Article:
The Daily Telegraph

Government subsidies for wealthy EV drivers


sir – From October the Government will subsidise domestic energy for two years with debt that all taxpayers must repay in the years ahead, plus interest.

Electric vehicle owners, having already benefited from subsidised purchase, zero vehicle excise duty, no fuel duty, and VAT at 5 per cent on domestic energy used to propel them, will now further burden the taxpayer with each EV’S thirst for energy to drive 500-horsepower motors.

Given that an EV battery can take the equivalent of the daily energy consumptio­n of 10 average houses, the inequity between the patently rich people buying these cars and the burden on the rest of the population is stark in the extreme.

Surely the Government should limit the price guarantee to encourage energy saving and thus support the effort to limit gas use. This would aid our European friends against Vladimir Putin’s energy strangleho­ld.

Martin Whapshott

Frimley, Surrey

sir – Smart meters could be harnessed to tackle the energy crisis, with discounts given to households and businesses that reduce electricit­y and gas use by at least 20 per cent. It would reward sensible users and save money. Percy Grainger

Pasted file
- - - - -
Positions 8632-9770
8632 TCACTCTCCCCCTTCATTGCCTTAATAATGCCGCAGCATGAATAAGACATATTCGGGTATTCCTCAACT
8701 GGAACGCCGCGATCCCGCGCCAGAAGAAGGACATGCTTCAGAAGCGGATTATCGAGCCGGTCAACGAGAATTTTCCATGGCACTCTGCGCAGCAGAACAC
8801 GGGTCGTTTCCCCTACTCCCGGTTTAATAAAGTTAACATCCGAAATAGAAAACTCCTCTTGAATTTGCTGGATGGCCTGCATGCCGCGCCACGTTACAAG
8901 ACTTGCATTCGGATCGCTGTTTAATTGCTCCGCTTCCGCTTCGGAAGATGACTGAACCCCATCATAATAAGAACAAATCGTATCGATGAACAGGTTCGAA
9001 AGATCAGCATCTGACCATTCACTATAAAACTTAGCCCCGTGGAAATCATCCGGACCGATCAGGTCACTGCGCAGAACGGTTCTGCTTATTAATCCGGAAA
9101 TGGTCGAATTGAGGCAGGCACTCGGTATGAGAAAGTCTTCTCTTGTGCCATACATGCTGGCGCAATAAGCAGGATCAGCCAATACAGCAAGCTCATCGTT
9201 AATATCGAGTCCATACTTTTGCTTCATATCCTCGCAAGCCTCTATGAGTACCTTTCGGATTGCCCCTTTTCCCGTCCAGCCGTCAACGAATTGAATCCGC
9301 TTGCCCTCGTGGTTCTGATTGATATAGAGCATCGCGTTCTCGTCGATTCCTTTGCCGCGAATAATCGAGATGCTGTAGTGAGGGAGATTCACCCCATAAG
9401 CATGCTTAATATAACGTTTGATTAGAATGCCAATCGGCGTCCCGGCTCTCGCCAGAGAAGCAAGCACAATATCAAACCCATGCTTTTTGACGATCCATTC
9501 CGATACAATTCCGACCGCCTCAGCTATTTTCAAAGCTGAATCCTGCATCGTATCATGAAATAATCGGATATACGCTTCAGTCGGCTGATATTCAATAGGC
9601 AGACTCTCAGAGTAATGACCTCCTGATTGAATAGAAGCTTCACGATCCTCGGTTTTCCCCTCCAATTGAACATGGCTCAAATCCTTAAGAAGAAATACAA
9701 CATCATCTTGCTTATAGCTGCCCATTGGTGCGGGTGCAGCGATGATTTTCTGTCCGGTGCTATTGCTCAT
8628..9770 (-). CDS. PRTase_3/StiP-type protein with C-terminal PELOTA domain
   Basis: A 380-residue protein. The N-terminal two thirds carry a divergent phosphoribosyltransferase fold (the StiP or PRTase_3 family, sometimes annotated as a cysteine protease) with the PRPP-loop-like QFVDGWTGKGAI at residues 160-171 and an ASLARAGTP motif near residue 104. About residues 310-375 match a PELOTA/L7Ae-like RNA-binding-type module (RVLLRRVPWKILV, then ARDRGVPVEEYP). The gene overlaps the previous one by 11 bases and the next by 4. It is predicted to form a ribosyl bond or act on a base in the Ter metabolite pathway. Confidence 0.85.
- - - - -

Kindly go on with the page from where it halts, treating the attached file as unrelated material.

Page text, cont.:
Theberton, Suffolk

sir – As we are selling our house, we had to get an energy performanc­e audit (Letters, September 14). Our house was rated D, as we expected.

The certificat­e showed that this could potentiall­y be improved to a C. The estimated cost of improvemen­ts needed to achieve this is between £11,500 and £17,500. The savings would be £475 a year – a payback period of between 24 and 36 years. Is it any wonder that people are reluctant to invest in energy-saving measures? Steve Black


sir – It is hard to accept that while our Government commits vast sums to a high-speed railway of questionab­le value, it has spent virtually nothing on meeting contingenc­ies related to providing essential energy and gas supplies to the nation.

That we shut down the Rough gas storage facility under the North Sea and never seriously investigat­ed the developmen­t of onshore gas reserves would seem to be a symptom of political incompeten­ce, combined with what can only be described as the “British disease” – a tendency to bodge, make do, and to avoid ever having to consider the “what if ” scenario in basic design philosophy.

Unless we recalibrat­e our politics in this country and stop sitting on our hands, we will be relegated to a lower division in world rankings.

Ian Johnson

Chelford, Cheshire

sir – All credit to Professor Michael Bradshaw (Letters, September 5) for his accurate summary of problems facing the UK fracking industry.

That many in Government think “press the start button” on fracking is a meaningful contributi­on to the energy debate shows woeful ignorance. The public is being misled. Calls to start fracking are at this time much a case of a commercial yawn – but we could explore and appraise.

AT Patrick

Bourton-on-the-water, Gloucester­shire

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